Ban info-dumping and think carefully how much information you can handle


The paradox of the knowledge age is that we feel ever more lost with information and our capacity to filter it, and yet…

We always want more, more and more of it.

How much information can you eat, really? (Credits: Internet Business Mastery)

How much information can you eat, really? (Credits: Internet Business Mastery)

But as much as slow-food and eco-citizen trends are teaching us (again and again), the best can be the enemy of the good and looking at our real situation is just common sense.

I’ve been involved in a few work assignments and projects where I (or other people) were asked to submit a lot of information. In fact, so much so that it seemed absurd how much of that information was going to be absorbed by the receiving end.

Information greed is the ugly relative of information glut, like a monstrous yin and yang that keeps feeding off each other.

But think carefully, if you are asking to get all that information, how much information can you really handle? What are you going to do with that information? I know it’s tempting to gather information ‘just in case’, and generally to learn, but the central question is and remains: learning to do what? Why? Why? Nine whys!

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Or perhaps you’re just trying to hoard it and keep sole access to it? In any case you’re indulging in unhealthy and unnecessary ‘info dumping‘.

If you are sure you won’t be doing something concrete about each piece of information you’re asking for, don’t bother asking for that information, whether you’re setting up a survey, organising a call for proposal or giving an assignment to someone. If you insist on receiving all kinds of extra information, you run the risk of a) being drowned in information yourself as you add a lot of ‘noise’ around what you actually really need b) losing your credibility as a person/team/institution that knows what they are doing and c) turning off the people you are asking to get that information and ensuring there won’t be more work with you in the future.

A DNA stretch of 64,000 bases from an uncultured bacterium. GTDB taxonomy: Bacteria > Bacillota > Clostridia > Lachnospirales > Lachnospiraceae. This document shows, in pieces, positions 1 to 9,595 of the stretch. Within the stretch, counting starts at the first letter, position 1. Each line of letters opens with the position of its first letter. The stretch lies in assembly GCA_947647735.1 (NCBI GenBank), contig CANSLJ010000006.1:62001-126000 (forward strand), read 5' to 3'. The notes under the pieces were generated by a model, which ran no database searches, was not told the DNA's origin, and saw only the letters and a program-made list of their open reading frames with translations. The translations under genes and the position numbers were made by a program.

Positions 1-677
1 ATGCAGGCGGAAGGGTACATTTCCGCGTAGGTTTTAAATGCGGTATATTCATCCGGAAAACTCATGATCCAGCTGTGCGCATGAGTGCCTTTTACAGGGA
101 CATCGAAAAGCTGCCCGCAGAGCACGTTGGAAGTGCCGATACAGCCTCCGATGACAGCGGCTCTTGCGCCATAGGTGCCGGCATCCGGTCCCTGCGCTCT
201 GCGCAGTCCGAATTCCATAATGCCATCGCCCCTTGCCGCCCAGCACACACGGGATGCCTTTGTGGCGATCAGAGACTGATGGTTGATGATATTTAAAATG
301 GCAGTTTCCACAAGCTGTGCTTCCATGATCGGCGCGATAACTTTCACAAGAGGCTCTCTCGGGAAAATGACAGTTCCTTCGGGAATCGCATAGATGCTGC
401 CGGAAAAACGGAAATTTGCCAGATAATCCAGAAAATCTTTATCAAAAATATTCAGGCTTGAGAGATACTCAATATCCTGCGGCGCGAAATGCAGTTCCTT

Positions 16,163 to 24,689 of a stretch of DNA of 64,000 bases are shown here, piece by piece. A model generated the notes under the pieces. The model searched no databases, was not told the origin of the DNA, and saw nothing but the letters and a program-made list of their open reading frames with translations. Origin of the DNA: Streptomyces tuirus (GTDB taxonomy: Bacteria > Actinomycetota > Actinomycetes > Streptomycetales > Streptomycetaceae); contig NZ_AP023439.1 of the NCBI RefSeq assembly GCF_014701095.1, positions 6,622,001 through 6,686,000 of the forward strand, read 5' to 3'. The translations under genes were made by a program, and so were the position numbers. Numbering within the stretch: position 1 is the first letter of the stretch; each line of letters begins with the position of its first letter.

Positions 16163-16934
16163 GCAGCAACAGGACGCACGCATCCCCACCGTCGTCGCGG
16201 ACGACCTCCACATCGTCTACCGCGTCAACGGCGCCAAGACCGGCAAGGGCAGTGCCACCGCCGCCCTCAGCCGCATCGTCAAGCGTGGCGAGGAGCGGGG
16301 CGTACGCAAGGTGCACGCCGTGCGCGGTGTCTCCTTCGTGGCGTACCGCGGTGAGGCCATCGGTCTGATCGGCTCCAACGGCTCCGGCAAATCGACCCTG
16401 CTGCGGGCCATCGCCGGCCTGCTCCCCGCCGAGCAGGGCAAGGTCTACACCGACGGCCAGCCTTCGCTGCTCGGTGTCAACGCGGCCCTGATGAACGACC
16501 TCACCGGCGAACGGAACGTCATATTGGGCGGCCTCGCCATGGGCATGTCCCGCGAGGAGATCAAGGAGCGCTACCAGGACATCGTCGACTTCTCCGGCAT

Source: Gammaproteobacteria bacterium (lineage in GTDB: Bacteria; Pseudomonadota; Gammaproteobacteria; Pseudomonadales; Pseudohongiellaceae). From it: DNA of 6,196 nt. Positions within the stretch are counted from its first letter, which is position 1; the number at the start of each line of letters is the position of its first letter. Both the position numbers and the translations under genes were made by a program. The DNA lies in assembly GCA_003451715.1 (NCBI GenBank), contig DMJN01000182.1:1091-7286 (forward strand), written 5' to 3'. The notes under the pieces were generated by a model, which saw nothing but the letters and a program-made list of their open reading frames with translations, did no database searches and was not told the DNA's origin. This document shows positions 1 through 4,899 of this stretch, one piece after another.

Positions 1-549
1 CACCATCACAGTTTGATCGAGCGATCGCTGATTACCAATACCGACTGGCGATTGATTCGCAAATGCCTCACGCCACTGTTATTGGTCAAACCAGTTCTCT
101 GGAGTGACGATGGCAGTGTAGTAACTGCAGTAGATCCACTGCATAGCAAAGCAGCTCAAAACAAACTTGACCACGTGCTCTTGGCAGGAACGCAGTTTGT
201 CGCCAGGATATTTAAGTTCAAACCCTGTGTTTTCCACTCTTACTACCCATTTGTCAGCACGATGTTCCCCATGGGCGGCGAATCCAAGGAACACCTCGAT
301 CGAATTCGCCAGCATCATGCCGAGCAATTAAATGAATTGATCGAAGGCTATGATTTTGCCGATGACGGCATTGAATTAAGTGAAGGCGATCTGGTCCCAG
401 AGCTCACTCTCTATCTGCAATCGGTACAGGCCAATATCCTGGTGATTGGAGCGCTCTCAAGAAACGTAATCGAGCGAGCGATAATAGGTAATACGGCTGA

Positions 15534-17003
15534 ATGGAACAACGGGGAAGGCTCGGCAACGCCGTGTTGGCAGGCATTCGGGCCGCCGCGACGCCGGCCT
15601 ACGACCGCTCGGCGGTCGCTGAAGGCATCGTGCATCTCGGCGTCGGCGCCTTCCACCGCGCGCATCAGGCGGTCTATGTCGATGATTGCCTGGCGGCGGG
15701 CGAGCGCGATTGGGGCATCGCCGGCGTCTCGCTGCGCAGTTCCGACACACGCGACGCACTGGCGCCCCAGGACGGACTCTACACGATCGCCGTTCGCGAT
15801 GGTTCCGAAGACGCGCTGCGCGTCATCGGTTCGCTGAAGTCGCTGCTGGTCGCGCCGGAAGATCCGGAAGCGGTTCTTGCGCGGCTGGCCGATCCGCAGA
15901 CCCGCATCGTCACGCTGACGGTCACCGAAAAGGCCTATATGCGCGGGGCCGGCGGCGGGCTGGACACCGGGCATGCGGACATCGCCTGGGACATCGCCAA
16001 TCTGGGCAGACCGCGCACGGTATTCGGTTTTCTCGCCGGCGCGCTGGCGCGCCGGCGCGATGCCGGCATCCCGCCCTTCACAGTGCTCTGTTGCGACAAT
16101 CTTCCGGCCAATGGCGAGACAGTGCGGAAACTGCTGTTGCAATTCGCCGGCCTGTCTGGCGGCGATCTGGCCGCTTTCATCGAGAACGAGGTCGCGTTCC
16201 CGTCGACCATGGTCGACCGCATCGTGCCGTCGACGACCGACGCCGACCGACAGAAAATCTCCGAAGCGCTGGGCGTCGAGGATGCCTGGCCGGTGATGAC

I’ve seen teams prepare baseline survey questionnaires including over 200, sometimes 300 questions, basically requesting many individual farmers (who are hard working on their plot of land) to spend three, four or more hours on a questionnaire that doesn’t gratify them with any instant result. This is utterly absurd, and disrespectful.

Information is precious, so keep it this way and don’t indulge in ‘info dumping’ please…

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